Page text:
As I have written and spoken about many times before, youth development is a simple concept to understand but, for some reason, it is very difficult to fully integrate its practices at a program or organizational level. I think it's because it requires that we as adults really look at our own stuff and work through our blocks around what young people are capable of. We have to not be afraid to let them go out there and do real work that has a real effect on the world. At the same time, we have to set very clear boundaries with very high standards for them to operate in. This balance of freedom and structures is hard for us to implement with young people because we often struggle to find this balance in our own lives.
I love when I see dead on examples of what positive youth development really looks like in practice. I often find that the most effective programs are related to arts. And it's not just my bias. Check out this video. It's about a community arts project involving young men creating mosaics in juvenile hall in Baltimore. It runs about 12 minutes...
Tuesday, May 6, 2008
Glitter & Razz is celebrating Mothers this month with a free gift. I am so excited about this. Anyone who registers for summer camps in the month of May or refers someone who registers will get from us a copy of the book, The Creative Family by Amanda Blake Soule.
Allison and I love this book. So many other "creativity" books for moms, families, and kids relegate "creativity" to the realm of craft and craft alone. This definition of creativity is limiting because it implies that, in order to be creative, one has to know how to sew or be permanently attached to her glue gun.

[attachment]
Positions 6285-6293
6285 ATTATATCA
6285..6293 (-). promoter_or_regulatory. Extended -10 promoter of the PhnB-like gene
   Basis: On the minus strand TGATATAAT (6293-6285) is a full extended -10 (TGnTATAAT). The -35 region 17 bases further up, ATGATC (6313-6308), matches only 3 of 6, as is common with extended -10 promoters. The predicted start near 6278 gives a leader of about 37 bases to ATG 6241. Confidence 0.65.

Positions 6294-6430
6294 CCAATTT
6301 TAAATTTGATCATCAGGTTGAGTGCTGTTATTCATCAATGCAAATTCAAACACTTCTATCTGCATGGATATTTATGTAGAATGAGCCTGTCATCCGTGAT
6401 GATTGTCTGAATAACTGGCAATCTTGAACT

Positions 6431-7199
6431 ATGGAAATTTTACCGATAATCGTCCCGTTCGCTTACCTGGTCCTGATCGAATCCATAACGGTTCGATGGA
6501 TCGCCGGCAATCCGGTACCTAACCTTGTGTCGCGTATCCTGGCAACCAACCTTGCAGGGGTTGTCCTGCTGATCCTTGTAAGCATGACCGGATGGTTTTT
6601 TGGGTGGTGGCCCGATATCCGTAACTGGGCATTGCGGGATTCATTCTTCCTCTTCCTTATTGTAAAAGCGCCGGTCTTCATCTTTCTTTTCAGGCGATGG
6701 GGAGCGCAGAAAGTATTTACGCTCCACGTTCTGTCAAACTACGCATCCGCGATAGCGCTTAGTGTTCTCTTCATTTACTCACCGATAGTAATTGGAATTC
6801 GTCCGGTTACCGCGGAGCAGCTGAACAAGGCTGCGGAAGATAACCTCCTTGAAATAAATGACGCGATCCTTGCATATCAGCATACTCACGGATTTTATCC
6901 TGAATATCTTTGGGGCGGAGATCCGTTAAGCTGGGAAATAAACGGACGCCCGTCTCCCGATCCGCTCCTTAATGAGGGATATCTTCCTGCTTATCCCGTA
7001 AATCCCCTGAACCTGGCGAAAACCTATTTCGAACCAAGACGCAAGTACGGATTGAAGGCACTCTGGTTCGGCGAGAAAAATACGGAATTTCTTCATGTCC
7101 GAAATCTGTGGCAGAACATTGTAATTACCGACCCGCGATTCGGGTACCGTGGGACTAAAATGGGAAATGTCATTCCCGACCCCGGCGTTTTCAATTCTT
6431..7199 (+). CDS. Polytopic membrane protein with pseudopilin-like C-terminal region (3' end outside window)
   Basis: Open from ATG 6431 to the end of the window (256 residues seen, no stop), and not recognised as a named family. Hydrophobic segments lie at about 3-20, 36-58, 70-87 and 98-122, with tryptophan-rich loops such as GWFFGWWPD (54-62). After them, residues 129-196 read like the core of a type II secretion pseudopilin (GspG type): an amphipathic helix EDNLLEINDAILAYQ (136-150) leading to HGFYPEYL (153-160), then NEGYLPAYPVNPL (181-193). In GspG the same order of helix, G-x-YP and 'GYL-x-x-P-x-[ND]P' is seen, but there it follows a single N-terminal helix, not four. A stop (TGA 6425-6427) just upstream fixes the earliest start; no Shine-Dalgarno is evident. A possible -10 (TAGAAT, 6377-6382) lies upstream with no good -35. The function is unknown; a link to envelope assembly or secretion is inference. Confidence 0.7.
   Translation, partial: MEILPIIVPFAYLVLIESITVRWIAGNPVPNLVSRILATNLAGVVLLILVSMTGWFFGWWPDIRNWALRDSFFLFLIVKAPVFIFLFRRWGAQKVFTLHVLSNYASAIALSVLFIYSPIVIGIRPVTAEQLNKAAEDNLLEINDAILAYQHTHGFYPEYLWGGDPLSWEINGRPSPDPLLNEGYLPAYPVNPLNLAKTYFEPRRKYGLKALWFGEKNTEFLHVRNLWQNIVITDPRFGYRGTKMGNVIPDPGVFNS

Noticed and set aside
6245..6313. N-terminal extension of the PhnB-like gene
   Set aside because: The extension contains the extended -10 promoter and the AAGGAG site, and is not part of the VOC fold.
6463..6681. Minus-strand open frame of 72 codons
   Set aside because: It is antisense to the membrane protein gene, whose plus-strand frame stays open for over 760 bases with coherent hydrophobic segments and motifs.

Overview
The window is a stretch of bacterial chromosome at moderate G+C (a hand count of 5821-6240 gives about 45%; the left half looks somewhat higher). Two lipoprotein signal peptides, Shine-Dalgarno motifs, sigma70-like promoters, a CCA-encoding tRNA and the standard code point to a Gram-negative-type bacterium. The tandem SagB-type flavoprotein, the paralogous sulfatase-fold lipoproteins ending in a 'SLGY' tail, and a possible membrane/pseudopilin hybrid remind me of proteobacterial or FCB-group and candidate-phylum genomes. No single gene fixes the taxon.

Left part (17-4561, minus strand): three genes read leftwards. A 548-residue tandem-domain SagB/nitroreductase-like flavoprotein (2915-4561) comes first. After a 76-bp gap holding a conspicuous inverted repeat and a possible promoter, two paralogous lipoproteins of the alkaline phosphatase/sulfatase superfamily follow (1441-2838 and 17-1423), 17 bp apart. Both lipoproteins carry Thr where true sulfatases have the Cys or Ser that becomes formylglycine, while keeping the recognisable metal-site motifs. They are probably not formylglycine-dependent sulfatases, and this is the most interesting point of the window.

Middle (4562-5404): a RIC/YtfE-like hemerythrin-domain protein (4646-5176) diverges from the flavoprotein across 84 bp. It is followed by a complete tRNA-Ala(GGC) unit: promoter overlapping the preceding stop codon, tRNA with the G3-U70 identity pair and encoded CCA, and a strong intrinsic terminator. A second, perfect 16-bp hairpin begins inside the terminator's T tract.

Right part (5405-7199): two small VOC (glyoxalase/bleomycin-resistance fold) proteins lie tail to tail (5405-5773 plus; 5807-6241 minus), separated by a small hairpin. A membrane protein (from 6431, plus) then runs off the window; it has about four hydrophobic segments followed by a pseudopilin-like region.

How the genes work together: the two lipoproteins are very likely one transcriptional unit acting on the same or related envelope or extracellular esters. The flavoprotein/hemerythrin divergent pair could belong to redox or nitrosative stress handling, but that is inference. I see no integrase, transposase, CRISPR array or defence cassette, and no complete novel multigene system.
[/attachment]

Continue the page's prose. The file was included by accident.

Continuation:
Don't get me wrong. I love craft projects. I am not surprised by the overwhelming popularity of scrapbooking. At the same time, my work is all about helping kids and the adults who love them understand the amazing power of personal and collective creativity to change the world. And there are so many ways to do this. In addition to crafts, we can nuture our creative energies through storytelling, dance, nature walks, or puzzles. Soule acknowledges the various ways that families can be creative including through everyday activities like bedtime and supper.
We always talk about the importance of a child's imagination. Even Soule's subtitle includes the phrase "how to encourage imagination." But, we rarely talk about how this imagination is the foundation of a full creative life. We also rarely talk about the importance of imagination in our adult lives. What I appreciate most about Soule's book is her openness to share her our creative journey with her children and then with us, the readers. She writes a lot about how her creative spirit has been re-awakened through her explorations with her children. And, she writes about the connections that a creative family life brings; connections to each other as a family, to the greater community, and to the Earth.
See? That's life-changing stuff right there.
This is the perfect book for modern families. Modern families are growing and changing in a world where new ideas are being called upon to solve age-old problems. Our modern families are not simply laying down to go night-night with the same old stories that we were given. We are questioning our role as mega-consumers who are willing to buy the same old messages of Dick and Jane and the prince coming to the princess' rescue. We modern families are actively re-writing new stories that value simplicity, kindness, and celebrate the fact that Jane and Jane and their kids just bought a condo a few doors down. We recognize that we all have our own unique stories to tell and that, by making the space to tell and listen to these new stories, we can all work together to change the world.